On the other hand, Korea didn't have had the experience of integrating all those avionics into a single working unit that is a fighter jet. Their most recent experience of designing a similar system was the combat management system of the FFX-1 and 2, but designing a shipborne combat system compared to fighter jet avionics suite have just as much differences as the similarities they bear. That's why they asked for US ToT, which as we all know, have been denied.

This points to the conclusion that the Koreans are still to overcome the biggest hurdle and the biggest unknown, that is to actually demonstrate that the integrated avionics to work on actual conditions, ie while airborne against various targets in situations. For this they'll have to wait until the plane is afloat. They also better not get ahead of themselves since the AESA or other subsystems working as planned is only to be expexted. It seems they are testing the MC and the avionics suite on simulated environment but as we all know simulation can bring us only so far. Time will tell.
 

stealthflanker

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Gonna be interesting. hopefully more information can be made available so i can refine my estimates.

The latest i did was in March last year which put range at PD-90% against 3 sqm target at 132 km, medium PRF for an all aspect search.
I've heard that the recent renegotiations of the terms brought Indonesia increased share in components production. Although from what I know they are mostly airframe structures, do you know if there are any Indonesian avionics included in the new terms?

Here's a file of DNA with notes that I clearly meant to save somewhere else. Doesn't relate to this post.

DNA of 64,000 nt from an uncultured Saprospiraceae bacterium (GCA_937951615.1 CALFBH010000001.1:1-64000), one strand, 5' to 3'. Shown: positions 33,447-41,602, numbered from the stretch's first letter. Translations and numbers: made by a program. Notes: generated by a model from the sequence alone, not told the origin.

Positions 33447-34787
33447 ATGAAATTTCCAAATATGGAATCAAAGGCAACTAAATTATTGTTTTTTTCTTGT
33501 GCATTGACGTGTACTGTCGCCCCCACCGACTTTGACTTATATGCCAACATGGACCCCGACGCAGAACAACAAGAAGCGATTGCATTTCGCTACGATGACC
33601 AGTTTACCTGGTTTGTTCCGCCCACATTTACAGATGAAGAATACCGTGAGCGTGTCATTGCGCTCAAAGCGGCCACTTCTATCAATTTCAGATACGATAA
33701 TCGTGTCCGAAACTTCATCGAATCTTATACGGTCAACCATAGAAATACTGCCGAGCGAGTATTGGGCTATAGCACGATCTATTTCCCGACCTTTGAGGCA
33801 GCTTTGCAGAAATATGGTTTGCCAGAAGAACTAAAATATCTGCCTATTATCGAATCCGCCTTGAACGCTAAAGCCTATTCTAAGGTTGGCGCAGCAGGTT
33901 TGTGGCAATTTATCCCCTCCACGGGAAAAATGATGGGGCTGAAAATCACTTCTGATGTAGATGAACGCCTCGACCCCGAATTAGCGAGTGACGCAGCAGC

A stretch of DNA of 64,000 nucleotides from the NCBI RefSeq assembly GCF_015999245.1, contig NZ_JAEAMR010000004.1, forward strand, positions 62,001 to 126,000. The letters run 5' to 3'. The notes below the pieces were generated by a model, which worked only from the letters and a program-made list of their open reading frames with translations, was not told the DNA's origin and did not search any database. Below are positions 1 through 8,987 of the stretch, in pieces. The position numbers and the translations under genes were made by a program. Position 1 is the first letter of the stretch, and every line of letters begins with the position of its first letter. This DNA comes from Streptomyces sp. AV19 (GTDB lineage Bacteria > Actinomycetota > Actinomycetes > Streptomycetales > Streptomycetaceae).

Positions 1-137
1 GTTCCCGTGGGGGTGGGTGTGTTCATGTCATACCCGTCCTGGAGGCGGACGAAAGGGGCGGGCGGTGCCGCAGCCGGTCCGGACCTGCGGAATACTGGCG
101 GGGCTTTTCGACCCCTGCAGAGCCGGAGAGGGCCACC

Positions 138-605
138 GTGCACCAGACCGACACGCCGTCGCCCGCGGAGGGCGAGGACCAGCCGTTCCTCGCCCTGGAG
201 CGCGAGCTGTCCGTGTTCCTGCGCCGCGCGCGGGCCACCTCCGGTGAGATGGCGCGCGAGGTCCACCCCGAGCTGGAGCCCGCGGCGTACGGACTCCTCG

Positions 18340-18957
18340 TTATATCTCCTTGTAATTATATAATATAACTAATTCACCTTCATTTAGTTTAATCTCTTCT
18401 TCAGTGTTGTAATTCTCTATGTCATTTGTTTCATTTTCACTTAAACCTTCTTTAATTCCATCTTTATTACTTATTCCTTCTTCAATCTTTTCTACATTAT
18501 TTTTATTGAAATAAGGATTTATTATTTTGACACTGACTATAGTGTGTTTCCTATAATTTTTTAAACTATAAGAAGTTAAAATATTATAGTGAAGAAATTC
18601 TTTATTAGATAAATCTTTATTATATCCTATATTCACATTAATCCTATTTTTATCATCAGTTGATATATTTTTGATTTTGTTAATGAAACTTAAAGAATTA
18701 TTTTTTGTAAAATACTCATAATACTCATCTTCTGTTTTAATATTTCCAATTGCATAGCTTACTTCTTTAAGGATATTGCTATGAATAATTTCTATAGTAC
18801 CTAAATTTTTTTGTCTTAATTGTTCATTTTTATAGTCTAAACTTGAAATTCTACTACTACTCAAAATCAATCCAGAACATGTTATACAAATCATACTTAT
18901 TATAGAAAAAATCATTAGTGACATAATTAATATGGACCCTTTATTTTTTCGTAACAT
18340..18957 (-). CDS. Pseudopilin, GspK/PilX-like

There was a local Indonesian company named Infoglobal which projected to manufacture some Avionic components for our KFX. The contribution however would be limited to cockpit displays and maybe INS.
 

stealthflanker

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Now in 360 degrees. The model are still ideal (no inlet or exhaust) modeled atm but i guess it shows how KFX shape's RCS lobes behave and where their strength are strong.
and i forgot to mention frequency. X-band (8 GHz).


FrontRearTopBottomSide
FrontHemisphereKFX.png RearHemisphereKFX.png TopHemisphereKFX.png BottomHemisphereKFX.png RightHemisphereKFX.png
 
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litzj

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https://news.v.daum.net/v/20220113105227952

S.Korea announced that they will integrate their own hypersonic missile capable of Mach 5 with 500km.

Not strikingly new; hypersonic test vehicle will probably fly in this year (demonstration of scramjet)

https://jaesan-aero.blogspot.com/2022/01/korean-hypersonic-alcm-baby-kinzhal-w.html

I had sized that Baby-Kinzhal <- nicknamed by me... sry

Modeled (with some assumed value) Baby-Kinzhal (Kh-47M2) w/ SCRamjet is analyzed.
- Solid booster rocket 600kg w/ 260 ISP
- SCRamjet fuel 50kg w/ 900 ISP

In order to achieve Mach 5 cruise speed, most of fuel is used for Boost phase.

3000lb class ALCM shows about 900km range w/ Mach 5 cruise speed.
- it is reduced to 600km when ground-launch.
- it is reduced to 330km when only rocket is used for same flight profile.
(it is similar to Kh-15 Kickback class missile)

If missile is launched at ground, range is reduced to 670km.
- but Mach number variation is severe at Cruise Altitude.
- 0.6t Booster should be used to match Air-Launch profile.
- but 500lb warhead is too small for GLCM, so unlikely to go.
 
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Frogfigther

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KF_21_003.jpg KF_21_004.jpg
KF-21 Prototype #003, #004 has been open. It seems every prototype will have different paintings on their tail.